2001 Participation and Activity Limitation Survey: Issue 1 — Profile of the Housing Conditions of Canadians Aged 15 Years and Older with a Mobility and/or an Agility Disability

Introduction

This Research Highlight is the second produced through a CMHC research project that examined the housing conditions and characteristics of Canadians with disabilities.

This Highlight begins with some general characteristics of the population with disabilities who are aged 15 years and older, and continues with a detailed profile of those who report having a mobility and/or an agility disability. Data used in this Highlight are from the 2001 Participation and Activity Limitation Survey (2001 PALS). PALS is Canada’s principal national survey focusing on people with disabilities. It provides information on the prevalence and severity of certain types of disability, on the use of and unmet need for supports, and on participation in various activities.

Definitions

Population with Disabilities Examined in this Highlight

This Highlight examines the population 15 years of age and older only. The data presented here and in subsequent Highlights will differ from the first issue in this series which was based on the 2001 Census because of some key differences between the 2001 Census and 2001 PALS with respect to identifying people with disabilities. The 2001 PALS identifies an estimated 945,000 fewer people aged 15 years and older with a disability than did the 2001 Census. This is because some individuals who responded “Yes” to the Census disability questions responded “No” to the more detailed questions on the 2001 PALS related to specific types of disabilities. It is also due to differences in the geographic coverage — the 2001 Census includes the people living in the territories and in First Nations communities but these areas and their populations are excluded from the 2001 PALS.

Disability in the 2001 PALS

The 2001 PALS asks about specific domains of functioning in which one may experience ongoing difficulties doing activities and identifies 10 specific types of disabilities (as well as an “ unknown1” category):

  • Mobility
  • Agility
  • Seeing
  • Hearing
  • Speaking/communicating
  • Developmental
  • Learning
  • Memory
  • Emotional/psychological
  • Pain

Mobility and Agility Disability

Of the 2,692,800 people aged 15 and older with a mobility and/or an agility disability, 72% or 1,952,000 report having both disabilities. For the purposes of this analysis, those with a mobility and/or agility disability have been combined into one group referred to as “mobility/agility disability” for this series of Highlights.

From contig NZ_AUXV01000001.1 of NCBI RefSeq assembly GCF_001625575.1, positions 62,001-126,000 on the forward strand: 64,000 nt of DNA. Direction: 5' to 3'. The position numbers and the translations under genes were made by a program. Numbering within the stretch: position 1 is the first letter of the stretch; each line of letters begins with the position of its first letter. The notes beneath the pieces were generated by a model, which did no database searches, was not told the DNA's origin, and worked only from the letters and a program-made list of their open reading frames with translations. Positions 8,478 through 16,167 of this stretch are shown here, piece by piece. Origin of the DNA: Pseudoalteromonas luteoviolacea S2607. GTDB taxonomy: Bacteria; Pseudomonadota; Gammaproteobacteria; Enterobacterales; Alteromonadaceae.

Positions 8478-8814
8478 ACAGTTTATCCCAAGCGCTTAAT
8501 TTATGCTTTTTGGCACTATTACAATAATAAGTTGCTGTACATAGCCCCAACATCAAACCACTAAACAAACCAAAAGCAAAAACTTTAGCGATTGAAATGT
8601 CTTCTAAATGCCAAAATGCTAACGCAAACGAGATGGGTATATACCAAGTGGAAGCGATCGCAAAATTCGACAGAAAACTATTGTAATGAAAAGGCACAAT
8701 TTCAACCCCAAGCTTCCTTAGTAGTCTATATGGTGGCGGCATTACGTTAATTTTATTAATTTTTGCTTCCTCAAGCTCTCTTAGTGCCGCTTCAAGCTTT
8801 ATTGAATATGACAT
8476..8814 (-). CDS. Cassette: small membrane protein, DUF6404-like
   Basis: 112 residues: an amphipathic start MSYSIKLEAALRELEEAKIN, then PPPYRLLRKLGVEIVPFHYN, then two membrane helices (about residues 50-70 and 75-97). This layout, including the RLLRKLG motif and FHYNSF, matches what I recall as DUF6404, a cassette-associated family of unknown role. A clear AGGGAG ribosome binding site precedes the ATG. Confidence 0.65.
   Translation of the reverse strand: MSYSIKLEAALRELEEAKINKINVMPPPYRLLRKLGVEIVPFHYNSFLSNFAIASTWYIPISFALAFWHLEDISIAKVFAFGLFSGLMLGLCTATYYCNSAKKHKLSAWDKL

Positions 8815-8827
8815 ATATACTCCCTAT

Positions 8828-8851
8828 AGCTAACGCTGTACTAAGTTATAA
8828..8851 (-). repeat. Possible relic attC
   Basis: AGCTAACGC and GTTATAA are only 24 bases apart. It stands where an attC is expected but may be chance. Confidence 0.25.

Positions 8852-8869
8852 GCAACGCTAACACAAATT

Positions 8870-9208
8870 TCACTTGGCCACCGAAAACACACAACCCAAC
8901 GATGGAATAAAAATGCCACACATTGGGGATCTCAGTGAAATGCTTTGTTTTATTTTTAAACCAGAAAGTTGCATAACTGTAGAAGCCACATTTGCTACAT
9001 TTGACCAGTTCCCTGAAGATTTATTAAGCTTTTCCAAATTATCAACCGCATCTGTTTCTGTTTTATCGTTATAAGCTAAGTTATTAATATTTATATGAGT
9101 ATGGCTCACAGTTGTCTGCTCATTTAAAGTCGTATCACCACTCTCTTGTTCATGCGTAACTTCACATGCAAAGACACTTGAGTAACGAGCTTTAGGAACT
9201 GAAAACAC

In the 2001 PALS, an individual with a mobility disability is someone who has difficulty with at least one of:

  • walking half a kilometre
  • walking up and down a flight of stairs (about 12 steps) without resting
  • moving from one room to another
  • carrying an object of 5 kg (10 lbs) for 10 m (30 ft.)
  • standing for long periods.

In the 2001 PALS, an individual with an agility disability is someone who has difficulty with at least one of:

  • bending
  • dressing or undressing her/himself
  • getting into and out of bed
  • cutting her/his toenails
  • using fingers to grasp/handle objects
  • reaching in any direction (for example, above her/his head)
  • cutting her/his food.

Core Housing Need

Households2 are considered to be in core housing need if they do not live in and do not have sufficient income to access acceptable housing. The term “acceptable housing” refers to housing that is in adequate physical condition, of suitable size and affordable.

  • Adequate dwellings are those reported by their residents as not requiring any major repairs.
  • Suitable dwellings have enough bedrooms for the size and make-up of resident households, according to the National Occupancy Standard (NOS) requirements.3
  • Affordable dwellings cost less than 30% of before-tax household income.4

A household is said to be in core housing need if its housing falls below at least one of the adequacy, suitability or affordability standards and it would have to spend 30% or more of its before-tax income to pay the median rent of alternative local housing.

When discussing core housing need, household data exclude farm, band and reserve households (for which shelter costs are not collected by the census). It also excludes households with shelter costs that equal or exceed their income, or incomes of zero or less.

Findings

General Characteristics of Persons with Disabilities Aged 15 Years and Older